Master Rosalind Wright was Called to the Bar in 1964. Director of the Serious Fraud Office 1997-2003, and previously General Counsel and an Executive Director for ten years at the Securities and Futures Authority. Prior to taking up that appointment, she
was an Assistant Director of Public Prosecutions, where she worked for 18 years, after five years in practice at the Bar. She was Lent Reader in 2010.
On a murky December lunchtime, the joint Masters of the Garden, Masters Carol Harlow and Judith Parker, together with our then Treasurer, Master David Bean, and our Head Gardener, Kate Jenrick, planted a new climbing rose against the west wall of Hall. The rose, a beautiful new variety, Crème de la Crème, was planted to mark the centenary of the Sex Disqualification (Removal) Act, 1919, which ended the bar on women entering the profession.
The rose shares its bed with a new clematis in the colours (purple, white and greens) of the Women’s Social and Political Union, set up by Emmeline Pankhurst to campaign for women’s suffrage. Women had achieved the vote, at least in part, in 1918 and a year later Helena Normanton seized the opportunity offered by the 1919 Act to become, on Christmas Eve, the first woman member of Middle Temple – indeed of any Inn of Court.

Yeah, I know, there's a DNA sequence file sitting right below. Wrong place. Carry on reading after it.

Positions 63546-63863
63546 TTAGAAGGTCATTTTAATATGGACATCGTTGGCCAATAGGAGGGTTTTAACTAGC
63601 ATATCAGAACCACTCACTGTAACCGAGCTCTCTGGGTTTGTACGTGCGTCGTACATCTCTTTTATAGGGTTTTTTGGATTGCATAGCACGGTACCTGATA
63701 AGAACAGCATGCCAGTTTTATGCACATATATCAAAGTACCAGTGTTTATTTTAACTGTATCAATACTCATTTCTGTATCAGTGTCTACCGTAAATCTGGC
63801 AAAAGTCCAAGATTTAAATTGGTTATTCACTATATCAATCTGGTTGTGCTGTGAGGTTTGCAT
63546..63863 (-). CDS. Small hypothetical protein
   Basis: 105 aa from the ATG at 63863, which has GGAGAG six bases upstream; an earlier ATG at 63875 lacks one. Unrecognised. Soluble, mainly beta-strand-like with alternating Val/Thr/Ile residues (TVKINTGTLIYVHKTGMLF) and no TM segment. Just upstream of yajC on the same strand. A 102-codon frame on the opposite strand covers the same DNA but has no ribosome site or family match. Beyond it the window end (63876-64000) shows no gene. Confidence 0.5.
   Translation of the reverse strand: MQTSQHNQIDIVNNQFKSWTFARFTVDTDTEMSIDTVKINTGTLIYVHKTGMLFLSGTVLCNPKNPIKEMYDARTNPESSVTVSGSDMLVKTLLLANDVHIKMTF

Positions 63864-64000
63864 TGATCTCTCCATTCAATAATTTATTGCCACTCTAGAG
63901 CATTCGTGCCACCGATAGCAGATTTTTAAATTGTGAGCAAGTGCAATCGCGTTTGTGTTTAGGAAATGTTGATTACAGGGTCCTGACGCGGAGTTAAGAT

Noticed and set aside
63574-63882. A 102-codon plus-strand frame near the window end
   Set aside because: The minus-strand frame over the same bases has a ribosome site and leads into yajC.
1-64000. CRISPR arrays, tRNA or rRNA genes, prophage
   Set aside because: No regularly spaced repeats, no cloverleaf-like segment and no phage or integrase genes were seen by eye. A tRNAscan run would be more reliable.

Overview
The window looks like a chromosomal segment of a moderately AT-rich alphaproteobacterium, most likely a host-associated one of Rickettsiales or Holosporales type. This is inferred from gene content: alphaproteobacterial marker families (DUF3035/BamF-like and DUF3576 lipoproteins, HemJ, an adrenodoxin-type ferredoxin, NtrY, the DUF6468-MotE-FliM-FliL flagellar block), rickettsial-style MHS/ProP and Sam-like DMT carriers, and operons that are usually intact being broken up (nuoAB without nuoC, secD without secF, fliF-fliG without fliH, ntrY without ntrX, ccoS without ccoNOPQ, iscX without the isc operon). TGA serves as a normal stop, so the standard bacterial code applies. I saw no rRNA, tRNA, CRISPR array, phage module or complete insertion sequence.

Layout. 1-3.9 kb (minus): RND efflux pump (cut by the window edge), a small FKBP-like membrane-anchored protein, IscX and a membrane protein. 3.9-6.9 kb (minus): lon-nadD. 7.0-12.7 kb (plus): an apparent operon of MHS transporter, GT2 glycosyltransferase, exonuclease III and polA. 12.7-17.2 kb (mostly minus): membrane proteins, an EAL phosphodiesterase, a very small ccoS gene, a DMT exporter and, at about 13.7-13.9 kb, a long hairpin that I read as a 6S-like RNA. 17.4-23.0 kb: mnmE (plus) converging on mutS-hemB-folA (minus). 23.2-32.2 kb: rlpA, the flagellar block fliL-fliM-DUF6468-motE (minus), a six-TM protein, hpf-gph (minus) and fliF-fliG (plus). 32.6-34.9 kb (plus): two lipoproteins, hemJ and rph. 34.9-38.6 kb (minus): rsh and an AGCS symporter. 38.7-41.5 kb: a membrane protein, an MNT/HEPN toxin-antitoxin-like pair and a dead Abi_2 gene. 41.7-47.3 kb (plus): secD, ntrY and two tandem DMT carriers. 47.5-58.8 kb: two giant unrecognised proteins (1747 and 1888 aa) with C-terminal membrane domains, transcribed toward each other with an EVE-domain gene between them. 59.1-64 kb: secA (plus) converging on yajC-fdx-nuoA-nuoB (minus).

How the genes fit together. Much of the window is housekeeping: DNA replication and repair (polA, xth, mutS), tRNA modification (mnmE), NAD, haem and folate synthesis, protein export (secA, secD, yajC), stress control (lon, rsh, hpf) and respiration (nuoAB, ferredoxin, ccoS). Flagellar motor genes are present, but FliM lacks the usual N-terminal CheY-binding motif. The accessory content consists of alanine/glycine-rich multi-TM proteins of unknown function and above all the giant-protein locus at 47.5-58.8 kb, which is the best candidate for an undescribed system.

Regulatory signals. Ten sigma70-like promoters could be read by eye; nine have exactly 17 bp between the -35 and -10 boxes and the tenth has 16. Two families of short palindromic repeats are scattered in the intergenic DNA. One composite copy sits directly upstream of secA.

Middle Temple has been in the forefront of celebrations of 100 years of women lawyers. The exhibition in Hall, Celebrating a Century of Women in Law, attracted a large number of visitors. It featured the portraits of 25 distinguished female Middle Templars, from Helena Normanton to the present day, with a further 50 or so portraits, including Elsie Bowerman (who survived the Titanic disaster) and current Middle students and scholars, on a digital display and on banners outside Hall.
The exhibition ended in January but the rose will, we hope, be a more permanent reminder of how far women have come in a short time at the Bar and will continue to flourish for many years to come.